Grant Lao, sales director of the Peripherals Division at Acer America, said 17-inch monitors could fall to about $450 over the coming year, compared with about $500 now. By late 2003, those prices may dip below $400, Lao added.
The aura of affordability has kept the stream of new flat panels flowing. NEC-Mitsubishi Electronics Display unveiled a new line of seven NEC MultiSync LCD 60 Series monitors, including 15-inch, 17-inch and 18-inch models. Five of the models provide DVI-D digital and traditional 15-pin analog VGA connectors. The dual-input technology allows the monitors to connect simultaneously to digital video or standard VGA adapters as well as to two systems, such as a PC and a Macintosh. Most of the Series 60 models also include NEC's Rapid Response technology, which cuts response times to 30 milliseconds or less, said Chris Connery, director of product line management at NEC. "We've really been focusing on the core technology and making it even more of a no-brainer than it already is," Connery said. "That's what's at the heart of the intelligence of these monitors."
Some of NEC's new monitors became available last month, and a full rollout is expected by the end of this quarter. Prices range between $330 and $800.
BenQ also introduced new products at Comdex, including the FP591 15-inch flat panel. A new 17-inch LCD display is slated to be released in February, said Ralph Tang, president of the company. "[With the 17-inch model], we've added functions such as height adjustments and more input capabilities such as S-video and composite input," he said. Pricing for the 17-inch model likely would be slightly higher than the $350 to $400 price tag for the FP591 15-inch model, Tang said. The FP591 features built-in surround sound audio and can be ordered with options such as a TV tuner box and a digital photo frame device.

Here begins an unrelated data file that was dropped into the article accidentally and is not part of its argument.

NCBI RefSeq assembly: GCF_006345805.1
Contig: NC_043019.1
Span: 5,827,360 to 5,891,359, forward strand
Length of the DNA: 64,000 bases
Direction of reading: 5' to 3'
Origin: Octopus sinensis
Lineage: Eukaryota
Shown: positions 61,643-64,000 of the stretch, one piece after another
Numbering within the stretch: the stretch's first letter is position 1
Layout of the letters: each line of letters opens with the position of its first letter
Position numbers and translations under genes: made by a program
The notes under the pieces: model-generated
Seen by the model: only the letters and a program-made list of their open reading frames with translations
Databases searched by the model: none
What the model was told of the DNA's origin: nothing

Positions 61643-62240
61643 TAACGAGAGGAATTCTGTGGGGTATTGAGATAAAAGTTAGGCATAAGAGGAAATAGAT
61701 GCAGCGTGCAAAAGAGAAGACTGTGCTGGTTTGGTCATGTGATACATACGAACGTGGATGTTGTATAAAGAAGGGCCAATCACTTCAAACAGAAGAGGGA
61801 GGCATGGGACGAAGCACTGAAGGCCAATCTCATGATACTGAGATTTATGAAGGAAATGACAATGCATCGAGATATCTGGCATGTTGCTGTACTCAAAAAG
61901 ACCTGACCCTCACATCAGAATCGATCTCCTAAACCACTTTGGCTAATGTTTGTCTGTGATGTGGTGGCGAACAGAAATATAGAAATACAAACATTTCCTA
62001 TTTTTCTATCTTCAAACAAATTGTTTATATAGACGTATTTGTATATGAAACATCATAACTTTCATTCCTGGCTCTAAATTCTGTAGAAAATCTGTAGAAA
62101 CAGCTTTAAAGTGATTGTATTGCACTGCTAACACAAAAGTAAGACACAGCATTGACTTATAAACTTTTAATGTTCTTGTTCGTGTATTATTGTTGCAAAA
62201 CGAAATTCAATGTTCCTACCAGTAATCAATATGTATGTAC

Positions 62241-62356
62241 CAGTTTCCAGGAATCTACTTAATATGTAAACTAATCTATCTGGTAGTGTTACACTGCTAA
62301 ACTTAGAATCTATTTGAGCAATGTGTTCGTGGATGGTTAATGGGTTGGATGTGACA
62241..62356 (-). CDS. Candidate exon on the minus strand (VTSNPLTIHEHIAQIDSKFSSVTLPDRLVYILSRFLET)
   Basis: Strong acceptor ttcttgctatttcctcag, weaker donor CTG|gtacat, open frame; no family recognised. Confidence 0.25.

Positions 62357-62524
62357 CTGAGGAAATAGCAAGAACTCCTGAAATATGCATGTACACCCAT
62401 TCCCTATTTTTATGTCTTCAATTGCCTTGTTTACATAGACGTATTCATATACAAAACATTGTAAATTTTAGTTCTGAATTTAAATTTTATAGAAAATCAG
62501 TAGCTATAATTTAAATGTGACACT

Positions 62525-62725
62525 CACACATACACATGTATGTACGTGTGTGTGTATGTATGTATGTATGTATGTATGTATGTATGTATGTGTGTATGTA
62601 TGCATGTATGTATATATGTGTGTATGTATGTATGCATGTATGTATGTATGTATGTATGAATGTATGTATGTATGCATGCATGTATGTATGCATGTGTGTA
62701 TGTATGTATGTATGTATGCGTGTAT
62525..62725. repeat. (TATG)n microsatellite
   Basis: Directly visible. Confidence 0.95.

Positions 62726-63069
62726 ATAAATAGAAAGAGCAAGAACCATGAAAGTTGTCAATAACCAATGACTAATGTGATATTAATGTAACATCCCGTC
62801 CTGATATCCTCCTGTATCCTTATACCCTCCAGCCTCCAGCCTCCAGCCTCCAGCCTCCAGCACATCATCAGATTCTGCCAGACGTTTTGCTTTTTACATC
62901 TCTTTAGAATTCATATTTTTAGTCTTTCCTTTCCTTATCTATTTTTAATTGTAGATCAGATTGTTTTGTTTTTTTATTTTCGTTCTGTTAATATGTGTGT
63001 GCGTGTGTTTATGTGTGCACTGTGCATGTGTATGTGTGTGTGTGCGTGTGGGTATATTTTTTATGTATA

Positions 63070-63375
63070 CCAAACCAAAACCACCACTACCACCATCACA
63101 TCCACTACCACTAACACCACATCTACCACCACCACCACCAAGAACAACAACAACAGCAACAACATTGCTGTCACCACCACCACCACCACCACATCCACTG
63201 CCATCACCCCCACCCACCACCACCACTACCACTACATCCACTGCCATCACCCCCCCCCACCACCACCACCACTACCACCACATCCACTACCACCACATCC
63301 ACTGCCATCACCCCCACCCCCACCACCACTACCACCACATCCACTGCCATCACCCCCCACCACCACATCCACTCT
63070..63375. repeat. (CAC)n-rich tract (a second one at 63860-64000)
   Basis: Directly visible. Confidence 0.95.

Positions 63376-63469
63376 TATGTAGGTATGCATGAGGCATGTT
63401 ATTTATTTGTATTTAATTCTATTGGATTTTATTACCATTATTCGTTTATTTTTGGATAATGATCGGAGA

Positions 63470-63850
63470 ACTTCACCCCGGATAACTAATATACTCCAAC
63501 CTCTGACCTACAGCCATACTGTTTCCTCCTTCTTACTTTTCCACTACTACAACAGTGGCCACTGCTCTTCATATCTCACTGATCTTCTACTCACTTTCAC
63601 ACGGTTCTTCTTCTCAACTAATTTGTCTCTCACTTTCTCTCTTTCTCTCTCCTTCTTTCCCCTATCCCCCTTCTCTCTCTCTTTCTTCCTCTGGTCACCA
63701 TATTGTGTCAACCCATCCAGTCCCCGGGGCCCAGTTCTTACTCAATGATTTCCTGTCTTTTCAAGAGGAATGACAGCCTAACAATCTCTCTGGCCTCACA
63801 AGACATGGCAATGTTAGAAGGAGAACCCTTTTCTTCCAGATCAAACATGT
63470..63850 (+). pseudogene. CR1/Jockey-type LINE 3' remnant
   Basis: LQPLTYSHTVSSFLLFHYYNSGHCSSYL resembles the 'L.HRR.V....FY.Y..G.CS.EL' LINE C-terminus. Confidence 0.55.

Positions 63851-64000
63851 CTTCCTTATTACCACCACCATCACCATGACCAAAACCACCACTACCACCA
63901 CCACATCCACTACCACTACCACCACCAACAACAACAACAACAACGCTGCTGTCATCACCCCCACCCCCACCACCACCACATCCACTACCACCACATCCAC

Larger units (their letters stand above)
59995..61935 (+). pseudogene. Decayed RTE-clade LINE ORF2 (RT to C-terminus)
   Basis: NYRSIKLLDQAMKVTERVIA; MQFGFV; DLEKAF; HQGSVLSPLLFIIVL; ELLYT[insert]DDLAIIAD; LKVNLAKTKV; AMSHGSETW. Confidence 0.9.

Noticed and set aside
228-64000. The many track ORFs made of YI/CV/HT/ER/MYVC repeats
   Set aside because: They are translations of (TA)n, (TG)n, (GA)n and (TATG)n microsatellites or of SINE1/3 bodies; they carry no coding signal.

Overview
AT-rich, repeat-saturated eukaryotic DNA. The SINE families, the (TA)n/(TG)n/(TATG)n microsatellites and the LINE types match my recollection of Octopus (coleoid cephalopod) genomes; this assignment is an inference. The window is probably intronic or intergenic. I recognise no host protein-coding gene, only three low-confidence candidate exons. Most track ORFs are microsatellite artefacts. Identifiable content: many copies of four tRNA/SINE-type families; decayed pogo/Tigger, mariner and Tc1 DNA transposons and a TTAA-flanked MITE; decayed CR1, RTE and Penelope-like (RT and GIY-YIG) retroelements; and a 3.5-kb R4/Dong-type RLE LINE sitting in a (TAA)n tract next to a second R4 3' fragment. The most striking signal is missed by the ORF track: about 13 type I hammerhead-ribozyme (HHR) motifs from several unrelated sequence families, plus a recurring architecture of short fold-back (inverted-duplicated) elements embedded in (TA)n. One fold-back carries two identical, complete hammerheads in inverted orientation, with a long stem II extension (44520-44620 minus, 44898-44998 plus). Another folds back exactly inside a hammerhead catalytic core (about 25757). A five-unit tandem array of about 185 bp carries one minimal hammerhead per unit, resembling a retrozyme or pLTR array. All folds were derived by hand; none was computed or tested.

As of Comdex, CTX started shipping the S730, a 17-inch LCD monitor with a champagne color and silver buttons. The S730 carries a price tag of about $475, Scheerer said. CTX also introduced a new 19-inch flat panel and two other 17-inch models, which feature LCD panels using multidomain vertical alignment (MVA) technology. MVA splits the screen into sections that each contain LCD pixels facing multiple directions, giving the screen a viewing angle of up to 170 degrees, Scheerer said. The PV722i 17-inch monitor with MVA technology is priced at about $625, while a sister model with an additional USB hub and built-in speakers,the PV722e,costs an additional $10. The 19-inch P922e, which includes an integrated hub and audio, is priced at $899. All of the products are expected to ship in this month, Scheerer said.
Acer has refreshed its LCD monitor line with a new pedestal that can be removed for wall mounting, a slot for connecting a Kensington lock and a contrast ratio improved by more than 15 percent, Lao said. The new models include the AL532, a 15-inch monitor with a 120-degree viewing angle; the AL722, a 17-inch model; the AL922, a 19-inch model with a 170-degree viewing angle; and two new 15-inch units.
AOC Monitors took advantage of Comdex to showcase its new 19-inch flat panel. The LM914 comes with dual digital and analog inputs, as well as the Kensington security slot, for a price of about $749, said Gino Villaflor, product marketing manager at the Fremont, Calif.-based company. AOC introduced height-adjustment and swivel capabilities for its entire monitor line at Comdex, Villaflor added.